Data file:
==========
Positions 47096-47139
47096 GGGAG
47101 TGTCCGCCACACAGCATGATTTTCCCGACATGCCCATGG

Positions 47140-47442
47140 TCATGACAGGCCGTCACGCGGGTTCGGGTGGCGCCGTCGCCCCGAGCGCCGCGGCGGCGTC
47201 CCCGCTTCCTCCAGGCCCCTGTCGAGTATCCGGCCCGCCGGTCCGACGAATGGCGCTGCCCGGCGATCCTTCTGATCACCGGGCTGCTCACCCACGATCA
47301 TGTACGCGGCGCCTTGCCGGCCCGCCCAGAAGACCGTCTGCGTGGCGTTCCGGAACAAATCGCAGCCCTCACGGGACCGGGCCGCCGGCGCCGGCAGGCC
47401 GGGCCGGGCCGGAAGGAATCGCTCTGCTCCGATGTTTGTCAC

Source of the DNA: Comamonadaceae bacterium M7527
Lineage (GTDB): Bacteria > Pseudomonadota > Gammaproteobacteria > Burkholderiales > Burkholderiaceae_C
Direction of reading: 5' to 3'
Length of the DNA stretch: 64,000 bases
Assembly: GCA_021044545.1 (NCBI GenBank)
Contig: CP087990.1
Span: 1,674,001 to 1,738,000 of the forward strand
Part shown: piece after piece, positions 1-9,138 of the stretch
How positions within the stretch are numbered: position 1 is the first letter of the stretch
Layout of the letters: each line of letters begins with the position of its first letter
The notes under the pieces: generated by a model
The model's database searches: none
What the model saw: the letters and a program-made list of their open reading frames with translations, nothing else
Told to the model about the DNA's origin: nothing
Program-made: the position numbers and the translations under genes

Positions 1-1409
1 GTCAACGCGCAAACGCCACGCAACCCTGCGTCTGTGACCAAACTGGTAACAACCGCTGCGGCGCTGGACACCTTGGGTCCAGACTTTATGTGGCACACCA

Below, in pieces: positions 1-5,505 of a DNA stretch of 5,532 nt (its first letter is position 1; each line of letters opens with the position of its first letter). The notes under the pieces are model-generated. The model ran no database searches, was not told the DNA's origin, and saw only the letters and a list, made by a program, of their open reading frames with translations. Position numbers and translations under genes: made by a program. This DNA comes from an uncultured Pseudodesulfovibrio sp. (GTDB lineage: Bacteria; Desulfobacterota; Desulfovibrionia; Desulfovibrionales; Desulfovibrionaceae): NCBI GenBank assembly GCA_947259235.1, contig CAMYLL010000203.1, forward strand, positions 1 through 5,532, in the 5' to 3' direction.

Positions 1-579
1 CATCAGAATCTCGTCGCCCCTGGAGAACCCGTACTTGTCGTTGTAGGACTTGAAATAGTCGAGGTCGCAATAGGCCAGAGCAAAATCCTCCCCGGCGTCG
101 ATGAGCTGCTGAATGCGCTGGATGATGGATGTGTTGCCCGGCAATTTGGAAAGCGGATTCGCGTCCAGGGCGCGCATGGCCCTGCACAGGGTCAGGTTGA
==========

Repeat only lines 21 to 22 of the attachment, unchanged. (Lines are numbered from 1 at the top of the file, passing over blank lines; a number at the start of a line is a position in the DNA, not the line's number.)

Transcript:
What the model saw: the letters and a program-made list of their open reading frames with translations, nothing else
Told to the model about the DNA's origin: nothing